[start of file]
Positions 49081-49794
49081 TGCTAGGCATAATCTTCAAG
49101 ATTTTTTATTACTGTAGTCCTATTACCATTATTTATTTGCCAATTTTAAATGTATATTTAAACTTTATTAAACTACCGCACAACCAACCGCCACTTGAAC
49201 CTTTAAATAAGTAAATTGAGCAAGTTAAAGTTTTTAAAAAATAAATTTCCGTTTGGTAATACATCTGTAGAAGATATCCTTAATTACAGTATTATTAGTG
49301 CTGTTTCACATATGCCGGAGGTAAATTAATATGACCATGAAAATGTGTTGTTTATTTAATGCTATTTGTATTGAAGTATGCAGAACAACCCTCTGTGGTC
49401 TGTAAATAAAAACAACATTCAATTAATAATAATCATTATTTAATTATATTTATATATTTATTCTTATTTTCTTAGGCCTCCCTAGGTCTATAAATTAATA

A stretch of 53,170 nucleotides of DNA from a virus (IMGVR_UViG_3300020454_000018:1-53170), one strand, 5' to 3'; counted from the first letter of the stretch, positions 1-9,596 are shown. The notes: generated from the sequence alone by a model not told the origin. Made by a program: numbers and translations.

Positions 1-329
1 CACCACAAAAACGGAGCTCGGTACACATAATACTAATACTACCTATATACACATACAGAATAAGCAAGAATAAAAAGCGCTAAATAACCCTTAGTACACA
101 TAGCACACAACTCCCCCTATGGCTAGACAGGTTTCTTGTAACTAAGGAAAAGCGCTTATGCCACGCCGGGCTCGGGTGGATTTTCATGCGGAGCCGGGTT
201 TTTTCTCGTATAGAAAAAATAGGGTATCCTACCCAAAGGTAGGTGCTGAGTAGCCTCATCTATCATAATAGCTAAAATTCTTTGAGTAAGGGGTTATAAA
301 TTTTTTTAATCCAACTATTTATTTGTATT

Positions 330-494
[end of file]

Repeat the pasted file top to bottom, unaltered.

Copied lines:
Positions 49081-49794
49081 TGCTAGGCATAATCTTCAAG
49101 ATTTTTTATTACTGTAGTCCTATTACCATTATTTATTTGCCAATTTTAAATGTATATTTAAACTTTATTAAACTACCGCACAACCAACCGCCACTTGAAC
49201 CTTTAAATAAGTAAATTGAGCAAGTTAAAGTTTTTAAAAAATAAATTTCCGTTTGGTAATACATCTGTAGAAGATATCCTTAATTACAGTATTATTAGTG
49301 CTGTTTCACATATGCCGGAGGTAAATTAATATGACCATGAAAATGTGTTGTTTATTTAATGCTATTTGTATTGAAGTATGCAGAACAACCCTCTGTGGTC
49401 TGTAAATAAAAACAACATTCAATTAATAATAATCATTATTTAATTATATTTATATATTTATTCTTATTTTCTTAGGCCTCCCTAGGTCTATAAATTAATA

A stretch of 53,170 nucleotides of DNA from a virus (IMGVR_UViG_3300020454_000018:1-53170), one strand, 5' to 3'; counted from the first letter of the stretch, positions 1-9,596 are shown. The notes: generated from the sequence alone by a model not told the origin. Made by a program: numbers and translations.

Positions 1-329
1 CACCACAAAAACGGAGCTCGGTACACATAATACTAATACTACCTATATACACATACAGAATAAGCAAGAATAAAAAGCGCTAAATAACCCTTAGTACACA
101 TAGCACACAACTCCCCCTATGGCTAGACAGGTTTCTTGTAACTAAGGAAAAGCGCTTATGCCACGCCGGGCTCGGGTGGATTTTCATGCGGAGCCGGGTT
201 TTTTCTCGTATAGAAAAAATAGGGTATCCTACCCAAAGGTAGGTGCTGAGTAGCCTCATCTATCATAATAGCTAAAATTCTTTGAGTAAGGGGTTATAAA
301 TTTTTTTAATCCAACTATTTATTTGTATT

Positions 330-494